First, let's look at an example of what I was tryng to say in that long quote at the beginning. A visual has to be better than that quote I wrote, right? Here it is, place your mouse over some of the links below and watch the image change accordingly:
This comes from the same script we have been using in the previous rollover tutorials. You should be familiar with JS Hover Buttons and JS Hover Buttons 2 as they help explain the basics about the preloading and such. This script will also use Object Detection like we did in the previous sections.
The HEAD Section Code
Now that we have the example, we need some code to see how this thing works. Let's start by looking at the code for the HEAD section of the page, here it is:
Pretty short in comparison to our previous rollover scripts, isn't it? The preloading is basically the same. However, rather than adding "on.src" at the end of the image location definitions, we simply add .src to it. This is one are where we shorten the coding a bit. Since the image is "on" anytime a link is hovered, the "on" bit would not serve as a helpful hint here. We do have one named image_off, since this would be the default image and might help. The other images are just given a different number like "image2", "image3" and so on. These changes will make more sense as we look at the function.
The function begins by taking two parameters (yes, parameters agian!). The first is the name of the image in your image tag, where you write your name="name" attribute (In this script, the name is pic1, see the IMG tag in the BODY code below). The second parameter is the name of the image object that will replace the default (off) image when the mouse moves over the link.
After that, we detect the image object. Then, we use the parameters to change the default image.
imgOn=eval(imgName + ".src");
This takes the image name and adds the .src to it so the script finds the location of the replacement image. It assigns that url to the imgOn variable.
This actually changes the image. You'll see the picName variable is used, so that the image name sent into that variable (pic1 for this script) is changed to the replacement image.
The turnoff() function used on the onMouseout event in the previous scripts was repetitive. It did the same thing as the lightup function, but on the onMouseout event. It was used for clarification, but now we can just use this single change1() function for the onMouseover and onMouseout events to condense the code further. This helped shorten the code quite a bit here.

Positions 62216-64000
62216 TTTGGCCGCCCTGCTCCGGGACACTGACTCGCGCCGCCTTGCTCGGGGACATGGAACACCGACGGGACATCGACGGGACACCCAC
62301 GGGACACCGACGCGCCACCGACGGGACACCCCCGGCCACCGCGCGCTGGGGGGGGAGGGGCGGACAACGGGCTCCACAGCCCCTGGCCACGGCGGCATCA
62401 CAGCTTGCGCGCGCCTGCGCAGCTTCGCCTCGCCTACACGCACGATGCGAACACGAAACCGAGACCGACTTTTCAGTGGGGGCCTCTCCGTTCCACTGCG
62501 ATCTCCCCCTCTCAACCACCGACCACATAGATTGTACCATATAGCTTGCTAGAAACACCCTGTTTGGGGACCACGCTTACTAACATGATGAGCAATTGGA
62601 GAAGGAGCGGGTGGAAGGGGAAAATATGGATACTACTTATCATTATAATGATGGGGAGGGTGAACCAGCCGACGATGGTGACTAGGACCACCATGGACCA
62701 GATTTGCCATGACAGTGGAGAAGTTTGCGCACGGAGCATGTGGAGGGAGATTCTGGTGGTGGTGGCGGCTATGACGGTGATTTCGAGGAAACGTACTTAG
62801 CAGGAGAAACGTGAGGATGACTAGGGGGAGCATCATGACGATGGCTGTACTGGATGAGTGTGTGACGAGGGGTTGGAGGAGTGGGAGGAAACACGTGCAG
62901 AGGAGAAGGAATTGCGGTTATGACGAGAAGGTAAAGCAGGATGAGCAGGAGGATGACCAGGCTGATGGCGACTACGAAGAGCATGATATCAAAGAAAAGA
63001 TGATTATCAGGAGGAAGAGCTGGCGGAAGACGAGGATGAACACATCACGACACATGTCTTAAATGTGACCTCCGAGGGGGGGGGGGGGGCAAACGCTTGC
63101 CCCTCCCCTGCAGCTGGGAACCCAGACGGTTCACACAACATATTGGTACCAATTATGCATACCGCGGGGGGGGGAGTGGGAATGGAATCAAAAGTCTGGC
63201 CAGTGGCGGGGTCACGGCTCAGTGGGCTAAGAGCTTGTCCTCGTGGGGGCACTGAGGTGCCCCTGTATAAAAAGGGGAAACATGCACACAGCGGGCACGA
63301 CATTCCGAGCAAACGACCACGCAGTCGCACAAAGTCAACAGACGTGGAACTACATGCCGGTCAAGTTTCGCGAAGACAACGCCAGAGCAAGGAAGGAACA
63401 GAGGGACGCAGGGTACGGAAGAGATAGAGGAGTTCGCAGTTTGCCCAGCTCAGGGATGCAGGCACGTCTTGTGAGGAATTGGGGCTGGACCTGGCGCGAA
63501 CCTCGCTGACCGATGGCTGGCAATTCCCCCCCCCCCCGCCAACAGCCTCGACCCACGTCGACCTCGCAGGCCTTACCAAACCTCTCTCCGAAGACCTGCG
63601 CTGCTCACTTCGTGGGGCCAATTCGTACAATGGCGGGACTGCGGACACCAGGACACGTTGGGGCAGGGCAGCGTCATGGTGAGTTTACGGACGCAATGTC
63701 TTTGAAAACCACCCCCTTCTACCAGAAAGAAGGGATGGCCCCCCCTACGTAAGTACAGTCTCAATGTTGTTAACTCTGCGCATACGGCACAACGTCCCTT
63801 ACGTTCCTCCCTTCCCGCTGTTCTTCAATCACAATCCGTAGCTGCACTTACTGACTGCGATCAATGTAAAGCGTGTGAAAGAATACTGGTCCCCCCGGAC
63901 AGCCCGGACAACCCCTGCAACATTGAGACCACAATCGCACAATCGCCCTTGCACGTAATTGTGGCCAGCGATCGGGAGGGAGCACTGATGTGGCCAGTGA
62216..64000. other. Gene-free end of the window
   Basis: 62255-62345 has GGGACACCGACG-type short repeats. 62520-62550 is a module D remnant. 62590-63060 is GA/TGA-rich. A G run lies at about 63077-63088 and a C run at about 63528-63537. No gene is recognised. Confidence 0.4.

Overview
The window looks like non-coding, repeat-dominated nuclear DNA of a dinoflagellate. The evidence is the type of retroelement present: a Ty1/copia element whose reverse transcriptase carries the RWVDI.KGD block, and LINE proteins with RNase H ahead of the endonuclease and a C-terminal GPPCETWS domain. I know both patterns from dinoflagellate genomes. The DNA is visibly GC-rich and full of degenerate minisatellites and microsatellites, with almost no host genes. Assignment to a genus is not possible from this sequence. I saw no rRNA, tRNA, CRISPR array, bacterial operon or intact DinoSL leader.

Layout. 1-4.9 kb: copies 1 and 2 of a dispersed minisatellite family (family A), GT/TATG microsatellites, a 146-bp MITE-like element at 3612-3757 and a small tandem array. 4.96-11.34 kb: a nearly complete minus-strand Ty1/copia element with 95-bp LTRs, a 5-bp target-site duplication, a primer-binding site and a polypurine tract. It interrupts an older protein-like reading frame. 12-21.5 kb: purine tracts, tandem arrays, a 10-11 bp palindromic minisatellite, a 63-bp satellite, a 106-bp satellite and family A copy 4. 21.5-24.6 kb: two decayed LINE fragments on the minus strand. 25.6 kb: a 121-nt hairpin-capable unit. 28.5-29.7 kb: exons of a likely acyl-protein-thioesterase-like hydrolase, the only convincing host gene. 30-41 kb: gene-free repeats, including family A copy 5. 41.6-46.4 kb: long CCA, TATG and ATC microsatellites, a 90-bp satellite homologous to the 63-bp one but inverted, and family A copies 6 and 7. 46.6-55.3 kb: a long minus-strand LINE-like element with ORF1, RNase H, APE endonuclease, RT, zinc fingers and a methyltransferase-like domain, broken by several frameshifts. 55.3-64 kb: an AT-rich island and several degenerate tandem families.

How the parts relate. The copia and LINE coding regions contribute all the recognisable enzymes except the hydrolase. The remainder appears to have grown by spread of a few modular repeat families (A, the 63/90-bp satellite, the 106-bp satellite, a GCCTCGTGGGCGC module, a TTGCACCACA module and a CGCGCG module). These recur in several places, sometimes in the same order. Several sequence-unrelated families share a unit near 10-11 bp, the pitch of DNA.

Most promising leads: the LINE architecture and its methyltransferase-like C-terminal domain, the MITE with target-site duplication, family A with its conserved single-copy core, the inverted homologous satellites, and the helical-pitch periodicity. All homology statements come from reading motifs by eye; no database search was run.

The BODY Section Code
This is where the functions are called and the parameters are set. Here is the code, (preformatted):
<P> <A HREF="url" onMouseover="change1('pic1','image2')" onMouseout="change1('pic1','image_off')">Noise</A> <A HREF="url" onMouseover="change1('pic1','image3')" onMouseout="change1('pic1','image_off')">Yellow</A> <A HREF="url" onMouseover="change1('pic1','image4')" onMouseout="change1('pic1','image_off')">Big Face</A> <A HREF="url" onMouseover="change1('pic1','image5')" onMouseout="change1('pic1','image_off')">Seeing Spots</A> <P> <IMG SRC="http://www.pageresource.com/images/scare.jpg" name="pic1" width="100" height="100" border="0">
Just change the urls and text to your own choices. Then, you'll see that all the onMouseout calls are the same. You will want your onMouseout calls to be the same too (not necessarily exactly like this one, but they should all match each other). The onMouseout command calls the default image object you defined while preloading. Ours was named "image_off".
The calls made onMouseover only change the second parameter. It is changed to one of the replacement image objects you defined while preloading. Just choose the one that fits with your link.
Finally, be sure the name="name" attribute in the IMG tag matches the first parameter you send to the function in each case. Ours was pic1, but you may choose another name-- just be sure to change the function calls to match it.
You'll notice that the pic1 parameter didn't change in any of the function calls, so you may wonder why we should bother with the parameter and just use pic1 in the function itself. The reason is so you could use this function for more than one image/link set on the page. Just be sure to give the other image(s) a new name in the IMG tag in the name="name" attribute. For instance, the second one could have name="pic2". You could then call the function by replacing all the pic1 parameters with pic2, and now the first parameter has a use. Then again, the use of it just depends on how many times you want to use the effect on a single page.
Well, that does it for now, let's get a better explanation on object detection in the
next section: JS Object Detection.
||By: John Pollock||